If you think photography begins and ends with the single click of the camera shutter you may be missing some great picture possibilities. Furthermore if you've just plain run out of ideas or inspiration here's a way to perk up your photographic love life. We're talking multi exposures here, either several exposures while the shutter is open, or resetting the shutter to click on different subjects -- all on the same frame of film.
Not all cameras make multiple exposures easy, so lets start by considering what we can do with a simple "shutter open" situation. In nearly all cameras that means using "B", and since you don't want to be confined to holding your finger on the button, make sure you get one of those locking cable releases, an absolute must which can cost as little as $4. (Really old cameras and modern view cameras also have a "T" setting which means the first click opens the shutter and the second closes it so the lock up on the cable release isn't needed.) A word of caution about "B". Many cameras made in the last 20 years have a spring loaded second curtain which is held open by an electromagnet -- the speed you set tells it when to "let go". That means if the shutter is open for a long time it keeps drawing current and just a few long exposures might kill the battery. The cameras manual probably wont own up to this situation so be sure to keep a spare handy. And of course use of a tripod is mandatory for most of these shots.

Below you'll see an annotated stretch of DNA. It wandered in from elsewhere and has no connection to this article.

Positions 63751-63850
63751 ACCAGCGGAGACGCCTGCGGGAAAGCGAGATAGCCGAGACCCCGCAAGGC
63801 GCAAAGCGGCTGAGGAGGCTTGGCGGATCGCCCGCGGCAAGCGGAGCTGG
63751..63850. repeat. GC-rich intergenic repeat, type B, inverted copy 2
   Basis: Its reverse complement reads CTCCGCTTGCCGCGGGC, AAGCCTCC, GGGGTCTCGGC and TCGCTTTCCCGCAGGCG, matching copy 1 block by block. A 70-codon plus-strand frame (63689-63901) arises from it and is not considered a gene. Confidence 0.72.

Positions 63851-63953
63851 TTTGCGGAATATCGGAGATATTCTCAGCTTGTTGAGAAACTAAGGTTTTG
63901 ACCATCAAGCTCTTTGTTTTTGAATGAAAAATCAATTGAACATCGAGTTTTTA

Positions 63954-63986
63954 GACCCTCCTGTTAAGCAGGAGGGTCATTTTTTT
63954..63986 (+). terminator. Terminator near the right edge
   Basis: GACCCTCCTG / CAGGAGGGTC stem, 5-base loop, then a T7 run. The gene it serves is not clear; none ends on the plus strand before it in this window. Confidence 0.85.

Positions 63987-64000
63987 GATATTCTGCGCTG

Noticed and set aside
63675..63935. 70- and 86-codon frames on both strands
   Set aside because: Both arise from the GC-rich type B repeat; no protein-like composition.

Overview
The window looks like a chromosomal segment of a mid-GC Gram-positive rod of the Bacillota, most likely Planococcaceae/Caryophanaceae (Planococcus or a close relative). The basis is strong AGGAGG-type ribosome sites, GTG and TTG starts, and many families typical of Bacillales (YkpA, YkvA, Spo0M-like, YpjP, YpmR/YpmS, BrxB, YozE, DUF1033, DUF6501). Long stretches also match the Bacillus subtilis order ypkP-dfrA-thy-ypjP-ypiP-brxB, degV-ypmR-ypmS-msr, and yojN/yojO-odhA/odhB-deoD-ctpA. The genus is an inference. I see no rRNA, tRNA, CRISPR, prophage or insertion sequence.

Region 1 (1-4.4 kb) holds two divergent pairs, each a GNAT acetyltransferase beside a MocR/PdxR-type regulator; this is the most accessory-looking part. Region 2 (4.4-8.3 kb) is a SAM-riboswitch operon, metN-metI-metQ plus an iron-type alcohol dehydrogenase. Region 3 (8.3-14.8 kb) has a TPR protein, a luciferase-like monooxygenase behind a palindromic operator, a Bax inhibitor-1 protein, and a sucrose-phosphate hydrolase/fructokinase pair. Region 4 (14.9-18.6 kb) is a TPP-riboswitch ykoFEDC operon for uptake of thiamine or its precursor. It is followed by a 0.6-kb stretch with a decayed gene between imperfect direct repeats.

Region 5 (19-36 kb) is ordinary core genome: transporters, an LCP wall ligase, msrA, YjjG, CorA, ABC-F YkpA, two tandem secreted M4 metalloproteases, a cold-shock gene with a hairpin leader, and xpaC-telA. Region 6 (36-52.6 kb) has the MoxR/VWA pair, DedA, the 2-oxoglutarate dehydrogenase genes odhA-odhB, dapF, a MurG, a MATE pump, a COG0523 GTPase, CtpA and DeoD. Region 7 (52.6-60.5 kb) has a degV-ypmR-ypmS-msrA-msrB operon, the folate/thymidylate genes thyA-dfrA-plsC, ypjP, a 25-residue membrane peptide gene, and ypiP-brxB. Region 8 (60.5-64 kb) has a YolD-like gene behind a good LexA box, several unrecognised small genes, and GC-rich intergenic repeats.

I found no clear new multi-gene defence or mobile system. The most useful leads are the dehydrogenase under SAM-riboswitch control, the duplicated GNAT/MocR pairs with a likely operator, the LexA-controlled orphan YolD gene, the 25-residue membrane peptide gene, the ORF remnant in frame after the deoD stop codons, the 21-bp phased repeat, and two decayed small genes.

So here's an easy one. Ever do a night shot where you get those neat streaks of light from passing traffic. How about lengthening the exposure by using a small aperture (stop) and waving your hand up and down in front of the lens to interrupt the exposure. That turns those streaks into a string of short dashes -- a neat special effect. Also when doing night shots, sometimes you would like to put an interesting foreground like a fountain or sculpture, in a city shot but alas, it's in the dark. The solution is to again lengthen the exposure and pop a flash at the foreground. You can either connect it to the camera with the usual PC cord or, if the exposure is long enough you can open the shutter, pop the flash manually, then close the shutter. That way you are free to move in closer or to the side for better effect. While you're at it, if the flash is inadequate to cover the distance you can fire two pops -- that gives the light a 40% greater range. Better still, when popping a flash on the foreground there's no reason you can't put a colored gel on the flash to add a color or two